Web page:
Everyone’s talking about the presidential debates –who impressed, who flopped, who weren’t invited, who shunned it, who organized it, who---. It feels suddenly like a debate bug has bitten deep into our national fibre. Politicians, being what they are, have begun scheming and play-acting, masking their fears behind a veneer of tough-talk. The outcome is an intense propaganda war between Team Umbrella (President Jonathan-PDP) and Team Coalition (Buhari-CPC, Shekarau-ANPP and Ribadu-ACN). Let’s examine some questions raised by contending camps in this debate wahala.
1. Was it wrong to host a debate on the NN24 platform?
Team Umbrella’s argument that to participate in a debate organized by NN24 –a 24-hour news station hosted exclusively on a foreign network, DSTV –denigrates our own institutions is disingenuous. The location (Lagos), ownership (Tony Dara- founder/CEO), management, programming and staff of NN24 are Nigerian through and through. If our leaders have no qualms delivering breaking news to foreign media outlets, flying to foreign hospitals for treatment, importing foreign toothpicks, leaking information to foreign embassies and stashing money in foreign banks, why then is it difficult to have a debate on a TV station simply because it is hosted on a foreign network?
Team Umbrella made a good point, however, in mentioning that many Nigerians don’t have access to NN24/DSTV. But even that is insufficient excuse because the contestants could easily have attended the NN24 debate, as well as that of any other organization with a wider reach. What’s the big deal?
2. Did President Jonathan have a right to abstain from the NN24 debate?
Debates aren’t the only avenues available for separating the positions/visions of candidates. Manifestoes, campaign events and the antecedents of the contestants are others. There’s no law binding contestants to face off in televised debates. When former US president Franklin D. Roosevelt declined to take on his Republican challenger Wendell Wilkie in a debate, the heavens didn’t fall; he still won. Obasanjo and Yaradua did not debate anybody. By abstaining, President Jonathan did no wrong, technically or legally.
However it solidified people’s perception of him as being intellectually inept and idealess, especially given the inconvenient revelation that he sought to obtain the debate questions (expo) beforehand.
3. Did the opposition have a right to shun the NEDG/BON debate?
Well, if the PDP candidate has the right to pick and choose, surely other candidates have same rights. Some pundits have accused the opposition of being reactive and immature. I beg to disagree. The PDP candidate is the incumbent but he is still just another candidate. It would be a psychological blow to opposition supporters if their candidates bend over at his every whim. It was disrespectful of President Jonathan to ditch the NN24 debate without an apology even though his team had actively participated in the pre-debate negotiations.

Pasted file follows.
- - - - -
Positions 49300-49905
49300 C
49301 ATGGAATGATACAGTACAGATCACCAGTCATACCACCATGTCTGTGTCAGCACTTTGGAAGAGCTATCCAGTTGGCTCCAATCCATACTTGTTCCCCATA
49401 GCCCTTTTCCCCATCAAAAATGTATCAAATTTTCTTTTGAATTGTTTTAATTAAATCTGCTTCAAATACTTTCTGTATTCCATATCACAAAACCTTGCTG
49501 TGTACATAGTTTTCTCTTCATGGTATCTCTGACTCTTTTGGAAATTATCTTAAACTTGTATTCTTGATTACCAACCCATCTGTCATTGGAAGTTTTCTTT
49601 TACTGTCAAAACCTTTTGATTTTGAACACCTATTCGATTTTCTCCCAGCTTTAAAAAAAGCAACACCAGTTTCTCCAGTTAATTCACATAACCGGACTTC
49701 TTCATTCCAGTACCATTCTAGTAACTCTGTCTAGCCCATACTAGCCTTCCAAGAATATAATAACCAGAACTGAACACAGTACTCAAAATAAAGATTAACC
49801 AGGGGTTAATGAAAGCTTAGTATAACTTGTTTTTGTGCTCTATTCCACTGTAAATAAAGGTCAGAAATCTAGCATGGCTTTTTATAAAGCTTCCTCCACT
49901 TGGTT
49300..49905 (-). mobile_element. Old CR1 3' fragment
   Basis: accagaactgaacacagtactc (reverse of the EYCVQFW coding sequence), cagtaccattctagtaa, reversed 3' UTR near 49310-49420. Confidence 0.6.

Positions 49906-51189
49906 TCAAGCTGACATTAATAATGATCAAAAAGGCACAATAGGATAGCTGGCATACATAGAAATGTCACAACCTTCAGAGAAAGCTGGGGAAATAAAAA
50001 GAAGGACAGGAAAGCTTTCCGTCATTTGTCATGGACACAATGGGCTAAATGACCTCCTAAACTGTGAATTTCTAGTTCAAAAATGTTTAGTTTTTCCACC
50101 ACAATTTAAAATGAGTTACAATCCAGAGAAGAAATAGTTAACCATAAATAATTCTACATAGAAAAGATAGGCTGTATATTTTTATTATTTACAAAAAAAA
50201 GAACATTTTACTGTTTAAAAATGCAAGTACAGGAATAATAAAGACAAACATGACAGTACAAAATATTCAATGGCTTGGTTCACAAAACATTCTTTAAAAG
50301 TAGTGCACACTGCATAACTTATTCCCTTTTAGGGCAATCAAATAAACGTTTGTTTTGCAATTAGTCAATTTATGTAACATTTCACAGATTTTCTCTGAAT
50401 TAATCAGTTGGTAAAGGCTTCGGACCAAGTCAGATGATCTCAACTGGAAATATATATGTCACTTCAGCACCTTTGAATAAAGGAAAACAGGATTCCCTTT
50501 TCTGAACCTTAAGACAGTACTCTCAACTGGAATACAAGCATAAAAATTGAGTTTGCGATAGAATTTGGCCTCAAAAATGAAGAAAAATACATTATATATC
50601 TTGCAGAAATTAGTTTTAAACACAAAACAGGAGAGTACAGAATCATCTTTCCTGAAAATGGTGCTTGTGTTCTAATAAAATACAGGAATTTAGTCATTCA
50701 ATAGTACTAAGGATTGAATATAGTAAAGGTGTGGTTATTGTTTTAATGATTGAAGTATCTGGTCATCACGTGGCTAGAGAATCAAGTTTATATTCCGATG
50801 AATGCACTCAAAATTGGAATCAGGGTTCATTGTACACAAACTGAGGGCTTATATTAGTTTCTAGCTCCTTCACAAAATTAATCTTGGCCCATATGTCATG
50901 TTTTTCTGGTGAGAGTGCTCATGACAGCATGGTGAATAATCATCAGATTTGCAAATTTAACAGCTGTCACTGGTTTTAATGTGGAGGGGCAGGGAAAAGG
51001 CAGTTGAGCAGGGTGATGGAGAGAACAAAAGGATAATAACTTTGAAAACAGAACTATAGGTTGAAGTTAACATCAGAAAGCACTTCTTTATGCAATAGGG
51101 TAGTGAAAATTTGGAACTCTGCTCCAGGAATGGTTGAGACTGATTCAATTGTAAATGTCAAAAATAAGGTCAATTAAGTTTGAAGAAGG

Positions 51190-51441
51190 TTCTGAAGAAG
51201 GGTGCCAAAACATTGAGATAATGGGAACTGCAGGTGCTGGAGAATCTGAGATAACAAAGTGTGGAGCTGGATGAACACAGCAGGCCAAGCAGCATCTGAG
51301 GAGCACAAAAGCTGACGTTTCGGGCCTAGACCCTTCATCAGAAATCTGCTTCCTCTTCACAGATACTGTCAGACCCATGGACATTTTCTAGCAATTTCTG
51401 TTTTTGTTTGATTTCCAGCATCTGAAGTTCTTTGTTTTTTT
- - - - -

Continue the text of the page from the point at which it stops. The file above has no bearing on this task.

However I think the opposition’s reaction was overdone. Saying that they “will not honour any debate session with President Jonathan in the 2011 elections,” was a bad move. Let’s face it –they need the free airtime the debate provides more than the president whose campaign has more resources and hence more visibility. They should have shunned only this particular debate, and then publicly hinged future participation on the condition that all parties involved meet again to decide on a date, format and organizers acceptable to all. That would have given them the upper hand –more visibility and more positive press. It would also have been an important service to the electorate who are desperate to see the debate happen.
4. Did the opposition have a right to suspect the president’s embrace of the NEDG/BON debate?
Reno Omokiri, one of President Jonathan’s fiercest supporters, argued that the opposition candidates showed their lack of national pride by their refusal to participate in the BON debate. That is balderdash. The US presidential debates used to be sponsored by the League of Women Voters (LWV). They withdrew in 1988, saying: “the demands of the two campaign organizations would perpetrate a fraud on the American voter. It has become clear to us that the candidates’ organizations aim to add debates to their list of campaign trail charades, devoid of substance, spontaneity and answers to tough questions. The league has no intention of becoming an accessory to the hoodwinking of the American public.”
Withdrawing is an honourable path to take when one suspects an uneven playing field. The president had attempted in the past to lay hold on the debate questions beforehand, what is the guarantee that he wouldn’t/didn’t try again? The opposition must have reasoned that in a country where even judges are not above reproach, prevention is better than cure. As they said in their joint statement, it’s not like the people running the agencies under BON lack integrity, “but the awesome power of the presidency may be too much for them.” I agree.
PS: Are debates not overrated? Mallam Shekarau is touted to have won the last two debates, yet we don’t see any real upsurge in his favour. Do the debates really matter?